JAMES PARDEW, Defense Department Official: But we don’t want to overdramatize this risk. Every military operation carries with it risk, safety risk. In any case, you may have rogue elements. I want to emphasize that this agreement requires the cooperation of the parties. They have initialed this as agreeing to the conditions set forth here. They will sign this agreement before the implementation forces deploy, so this, our participation in this, requires–I won’t say requires but is–as a prerequisite to our deployment, the full cooperation and agreement of the parties, and the implementation process.

REPORTER: How will we know when this mission has succeeded specifically?

JAMES PARDEW: Well, we believe that this–that the task, the implementation of this agreement–what are we doing here–we’re implementing a peace agreement. We think that that agreement can be implemented reasonably in about a year. What does that mean? It means creating that stable environment to return Bosnia back to a normal situation for people to live normal lives, that they would have a reasonable degree of protection, self-defense capability, and that, and that the fighting would stop. I don’t have a list, a checklist of things. I think we’ll know it when we see it.

REPORTER: If at the end of 12 months you look around and it’s not a stable environment, you still leave?

JAMES PARDEW: We believe that we can create a stable environment in 12 months. It’s not– the point here is that this is not an open-ended commitment. We’ve set things to do. We’re going to move forward and do them, and we think they can be accomplished in the time period that we’ve established.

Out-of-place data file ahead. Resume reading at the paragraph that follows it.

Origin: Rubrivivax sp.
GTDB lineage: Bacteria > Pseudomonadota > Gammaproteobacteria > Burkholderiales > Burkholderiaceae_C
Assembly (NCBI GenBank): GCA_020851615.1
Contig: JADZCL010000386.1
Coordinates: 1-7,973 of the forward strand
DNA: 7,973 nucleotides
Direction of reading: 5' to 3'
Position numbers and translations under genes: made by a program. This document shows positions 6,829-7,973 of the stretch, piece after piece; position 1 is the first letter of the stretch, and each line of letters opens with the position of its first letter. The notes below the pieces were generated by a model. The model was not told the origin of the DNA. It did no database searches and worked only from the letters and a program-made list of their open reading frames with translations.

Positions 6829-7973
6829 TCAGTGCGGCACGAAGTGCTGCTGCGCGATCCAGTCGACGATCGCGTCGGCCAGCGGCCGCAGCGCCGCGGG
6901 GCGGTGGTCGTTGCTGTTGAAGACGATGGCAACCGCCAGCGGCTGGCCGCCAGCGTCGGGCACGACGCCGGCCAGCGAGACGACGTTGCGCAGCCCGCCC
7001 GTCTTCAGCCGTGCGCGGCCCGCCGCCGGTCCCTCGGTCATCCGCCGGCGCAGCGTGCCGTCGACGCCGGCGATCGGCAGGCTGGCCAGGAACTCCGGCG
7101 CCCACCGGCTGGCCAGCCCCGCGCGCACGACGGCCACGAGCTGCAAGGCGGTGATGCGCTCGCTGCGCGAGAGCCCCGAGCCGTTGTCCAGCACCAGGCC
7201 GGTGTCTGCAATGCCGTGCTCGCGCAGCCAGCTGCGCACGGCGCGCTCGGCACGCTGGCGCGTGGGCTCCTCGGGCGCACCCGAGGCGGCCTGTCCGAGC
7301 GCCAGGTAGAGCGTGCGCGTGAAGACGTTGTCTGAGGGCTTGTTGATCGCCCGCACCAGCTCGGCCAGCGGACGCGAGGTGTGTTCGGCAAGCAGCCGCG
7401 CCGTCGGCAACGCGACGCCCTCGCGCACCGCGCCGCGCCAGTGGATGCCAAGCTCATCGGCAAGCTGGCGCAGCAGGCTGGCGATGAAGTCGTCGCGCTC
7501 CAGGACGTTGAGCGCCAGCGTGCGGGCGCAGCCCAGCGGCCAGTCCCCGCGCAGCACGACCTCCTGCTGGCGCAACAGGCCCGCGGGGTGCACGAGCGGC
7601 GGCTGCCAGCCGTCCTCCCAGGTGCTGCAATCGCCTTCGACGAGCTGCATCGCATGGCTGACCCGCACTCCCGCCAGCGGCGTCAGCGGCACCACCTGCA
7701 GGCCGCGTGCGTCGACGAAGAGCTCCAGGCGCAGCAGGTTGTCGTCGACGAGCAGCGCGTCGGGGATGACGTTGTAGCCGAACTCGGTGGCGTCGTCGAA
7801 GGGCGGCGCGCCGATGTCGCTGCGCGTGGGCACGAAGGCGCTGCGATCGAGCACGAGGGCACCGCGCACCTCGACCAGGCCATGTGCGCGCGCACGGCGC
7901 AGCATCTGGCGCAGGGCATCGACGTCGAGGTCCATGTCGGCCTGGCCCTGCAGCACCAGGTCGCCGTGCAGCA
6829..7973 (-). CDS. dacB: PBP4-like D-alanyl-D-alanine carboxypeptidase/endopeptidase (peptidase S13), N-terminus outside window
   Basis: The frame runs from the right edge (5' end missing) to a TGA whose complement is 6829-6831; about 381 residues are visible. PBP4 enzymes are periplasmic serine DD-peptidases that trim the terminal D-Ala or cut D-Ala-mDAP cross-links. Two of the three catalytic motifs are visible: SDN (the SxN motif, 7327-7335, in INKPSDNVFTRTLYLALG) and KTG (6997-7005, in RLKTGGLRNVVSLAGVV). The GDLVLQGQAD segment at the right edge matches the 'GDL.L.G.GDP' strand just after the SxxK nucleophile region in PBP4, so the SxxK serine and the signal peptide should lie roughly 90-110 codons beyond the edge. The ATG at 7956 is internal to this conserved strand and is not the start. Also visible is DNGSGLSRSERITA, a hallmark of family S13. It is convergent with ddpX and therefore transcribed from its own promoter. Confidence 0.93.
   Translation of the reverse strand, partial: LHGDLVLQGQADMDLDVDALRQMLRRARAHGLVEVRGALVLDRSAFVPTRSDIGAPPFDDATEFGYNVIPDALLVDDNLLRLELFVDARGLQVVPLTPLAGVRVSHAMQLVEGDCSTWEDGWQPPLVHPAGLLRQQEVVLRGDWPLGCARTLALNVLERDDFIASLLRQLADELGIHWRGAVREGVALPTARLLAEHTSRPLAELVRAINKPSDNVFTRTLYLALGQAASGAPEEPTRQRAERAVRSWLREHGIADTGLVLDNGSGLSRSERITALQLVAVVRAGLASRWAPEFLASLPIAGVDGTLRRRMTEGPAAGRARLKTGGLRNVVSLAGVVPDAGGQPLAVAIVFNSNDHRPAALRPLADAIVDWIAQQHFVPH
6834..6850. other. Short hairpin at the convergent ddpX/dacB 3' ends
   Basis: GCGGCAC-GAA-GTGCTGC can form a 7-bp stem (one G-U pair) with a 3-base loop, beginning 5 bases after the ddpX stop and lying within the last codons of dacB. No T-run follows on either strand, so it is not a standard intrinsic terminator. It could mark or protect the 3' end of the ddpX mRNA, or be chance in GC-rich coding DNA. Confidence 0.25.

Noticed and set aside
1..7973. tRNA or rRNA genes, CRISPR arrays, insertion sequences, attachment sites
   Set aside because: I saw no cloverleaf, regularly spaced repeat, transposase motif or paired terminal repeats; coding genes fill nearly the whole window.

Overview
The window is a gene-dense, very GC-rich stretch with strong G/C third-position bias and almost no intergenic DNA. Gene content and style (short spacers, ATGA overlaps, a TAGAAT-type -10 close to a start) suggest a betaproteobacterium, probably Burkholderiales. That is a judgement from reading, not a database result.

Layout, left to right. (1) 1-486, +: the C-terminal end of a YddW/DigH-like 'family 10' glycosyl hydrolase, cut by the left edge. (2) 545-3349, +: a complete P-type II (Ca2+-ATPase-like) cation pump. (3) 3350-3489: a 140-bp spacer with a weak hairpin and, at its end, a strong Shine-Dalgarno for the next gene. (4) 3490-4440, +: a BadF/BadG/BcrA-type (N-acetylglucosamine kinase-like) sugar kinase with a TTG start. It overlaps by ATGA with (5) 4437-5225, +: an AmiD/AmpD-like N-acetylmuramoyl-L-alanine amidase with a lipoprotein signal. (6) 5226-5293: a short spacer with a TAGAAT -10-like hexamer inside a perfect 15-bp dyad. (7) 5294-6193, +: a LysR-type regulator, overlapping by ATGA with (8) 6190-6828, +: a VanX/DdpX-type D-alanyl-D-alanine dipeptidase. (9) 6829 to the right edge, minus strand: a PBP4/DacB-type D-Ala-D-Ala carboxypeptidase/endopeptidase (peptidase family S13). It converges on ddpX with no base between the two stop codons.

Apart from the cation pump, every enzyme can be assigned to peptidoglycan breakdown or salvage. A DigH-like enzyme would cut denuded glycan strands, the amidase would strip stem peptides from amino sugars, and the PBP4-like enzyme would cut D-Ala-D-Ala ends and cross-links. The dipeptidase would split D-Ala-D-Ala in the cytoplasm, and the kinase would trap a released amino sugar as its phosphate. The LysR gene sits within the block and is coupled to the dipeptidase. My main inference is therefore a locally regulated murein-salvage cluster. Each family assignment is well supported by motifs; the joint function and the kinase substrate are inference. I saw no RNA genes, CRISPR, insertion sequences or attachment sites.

ELIZABETH FARNSWORTH: Now for more on the role of U.S. troops, we turn to Mark Thompson, “Time Magazine’s” national security correspondent. Thanks for being with us, Mark.

MARK THOMPSON: Thanks, Elizabeth.

ELIZABETH FARNSWORTH: There are already some U.S. troops in Bosnia, right?

MR. THOMPSON: We’ve got several dozen there who–the key thing for the Americans and the NATO forces is they don’t want to be surprised when the bigger forces come in, so we’ve got folks there checking out bridges, checking out tunnels, checking out communications, checking out roads. So they’re doing that right now.

ELIZABETH FARNSWORTH: And isn’t there a plan to send a few hundred more very soon, before the peace agreement’s signed, before any vote in Congress?

MR. THOMPSON: Yeah. We may see somewhere between fifteen hundred and two thousand troops, a large chunk of them American, head to Hungary and from there many going into Bosnia to do more logistics, to set up communications networks and things like that well before the signing in Paris.

ELIZABETH FARNSWORTH: Compare the mission that U.S. troops would have when they go to other missions that U.S. troops have undertaken in Somalia, for example, or other places. This seems quite different.

MR. THOMPSON: Yes. I think the key thing here, we’ve got three warning signs, is, as an army general told me, we have to be brutally fair, we can’t be perceived in any way as favoring one side over the other. And that’s going to be a challenge, given our bombing of the Serbs, given our vocal support for the Muslims. But if we get in there with our forces–

ELIZABETH FARNSWORTH: And even perhaps helping rearm the Muslims?

MR. THOMPSON: Right. And that, of course, could be more fuel on the fire.


MR. THOMPSON: That’s right. But the fact of the matter is that if, if anyone messes with us and we respond firmly and decisively, the Pentagon is counting on that to leave the impression that we are brutally fair.

ELIZABETH FARNSWORTH: Let’s assume the peace accord is signed in Paris in mid-December, and Congress gives its permission. What U.S. forces from where will go into Bosnia?